Filed under: Action, Education, Labor, Midwest
Report from so-called Detroit about recent bus blockades that were attempting to stop the return of students to indoor instruction during the height of the pandemic.
We got up in the early morning every day for weeks. Bus drivers start their days early, so we had to start even earlier. We arrived at the bus lot between 4-6 am each weekday. The goal: stop school buses from collecting children to bring them to summer school, an indoor gathering during the first summer of covid, where the virus would likely be spread among children then to the people they live and interact with.
Some Detroit schools were opening for summer school, but it was mostly Black and Brown kids, and those whose parents were stretched thin from lack of protection or support from their jobs and the government who were expected for in-person school. Guardians were presented with the choice of online or in person classes, but with the demands of capitalism and constant threat of poverty or homelessness, was it really much of a choice? For homes without reliable internet or personal computers, online classes were already inaccessible. Then, if all the adults of a household were still required to work outside the home, a child could not be left alone regardless. For the suburban white families, this was an easier choice: these homes often had jobs that allowed remote work, reliable internet, greater stability (cushion of savings and social capital with similarly-positioned folks), and computers for each child–or were even offered computers and take-home wifi hotspots in wealthier districts.
Protesters arrived early in the morning and walked in circles in front of the entrance/exit of the school bus lots. We held signs and chanted about Detroit schools and the failings of Superintendent Vitti. We did not intend to target individual bus drivers for harm or intimidation; they are just working class folks like most of us who are facing similar difficult choices. One bus driver even quit as a result of the protests, and community fundraising was done to support them through the period of lost income. By showing up and talking to bus drivers about why in-person school was not safe for these children, and how they were being used as guinea pigs for reopening while the suburban kids had the option to remain at home (often with accommodations!), we hoped to convince them to go home instead of following through on work duties.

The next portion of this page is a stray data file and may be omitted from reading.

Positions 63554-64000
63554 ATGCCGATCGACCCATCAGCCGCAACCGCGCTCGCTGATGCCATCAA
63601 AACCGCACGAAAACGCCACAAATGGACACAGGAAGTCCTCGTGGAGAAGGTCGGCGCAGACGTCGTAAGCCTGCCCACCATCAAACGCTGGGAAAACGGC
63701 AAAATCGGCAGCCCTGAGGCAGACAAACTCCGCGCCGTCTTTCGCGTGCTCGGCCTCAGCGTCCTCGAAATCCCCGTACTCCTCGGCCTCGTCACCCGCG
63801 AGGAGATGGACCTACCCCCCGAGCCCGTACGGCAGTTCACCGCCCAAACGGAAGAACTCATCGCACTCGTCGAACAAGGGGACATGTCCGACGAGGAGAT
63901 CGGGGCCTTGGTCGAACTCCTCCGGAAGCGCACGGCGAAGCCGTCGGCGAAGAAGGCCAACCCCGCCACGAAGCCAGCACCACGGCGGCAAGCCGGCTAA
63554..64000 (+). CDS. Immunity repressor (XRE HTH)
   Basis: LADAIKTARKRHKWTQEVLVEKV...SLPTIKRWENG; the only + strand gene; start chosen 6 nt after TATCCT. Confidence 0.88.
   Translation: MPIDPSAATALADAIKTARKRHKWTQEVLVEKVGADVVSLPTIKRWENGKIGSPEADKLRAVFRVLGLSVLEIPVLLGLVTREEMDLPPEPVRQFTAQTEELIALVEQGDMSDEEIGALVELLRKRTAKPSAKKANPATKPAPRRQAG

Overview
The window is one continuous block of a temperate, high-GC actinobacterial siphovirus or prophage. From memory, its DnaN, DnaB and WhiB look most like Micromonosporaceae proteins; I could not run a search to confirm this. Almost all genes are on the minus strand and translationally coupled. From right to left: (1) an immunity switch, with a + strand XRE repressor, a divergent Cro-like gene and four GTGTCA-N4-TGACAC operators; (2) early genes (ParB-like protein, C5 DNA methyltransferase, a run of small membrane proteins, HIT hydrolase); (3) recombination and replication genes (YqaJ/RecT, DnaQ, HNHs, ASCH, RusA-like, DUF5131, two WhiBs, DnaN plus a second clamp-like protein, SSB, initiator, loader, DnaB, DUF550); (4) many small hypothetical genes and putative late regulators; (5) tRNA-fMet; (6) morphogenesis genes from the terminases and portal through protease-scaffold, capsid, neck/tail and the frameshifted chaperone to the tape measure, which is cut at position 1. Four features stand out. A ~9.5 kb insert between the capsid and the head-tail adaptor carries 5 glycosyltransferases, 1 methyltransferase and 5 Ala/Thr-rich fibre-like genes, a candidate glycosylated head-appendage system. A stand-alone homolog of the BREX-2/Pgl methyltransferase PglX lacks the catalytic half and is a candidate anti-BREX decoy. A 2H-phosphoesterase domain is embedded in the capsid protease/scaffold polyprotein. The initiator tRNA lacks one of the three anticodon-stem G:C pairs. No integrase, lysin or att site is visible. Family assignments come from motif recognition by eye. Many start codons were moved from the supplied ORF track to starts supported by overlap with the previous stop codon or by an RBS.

For about a week there were no arrests, then one day they started suddenly. We knew it would probably happen sometime, but it’s always hard when our friends go to jail for any amount of time. I’m not sure about the charges, but jail support was ready to go and watched the livestreams to keep track of each person taken hostage by police.
Though these actions did not bring about the equitable conditions Detroit youth deserve to thrive, we were able to delay start times, cancel some days of in person school, and show both bus drivers and child caretakers that there are people looking out for them and the children of Detroit.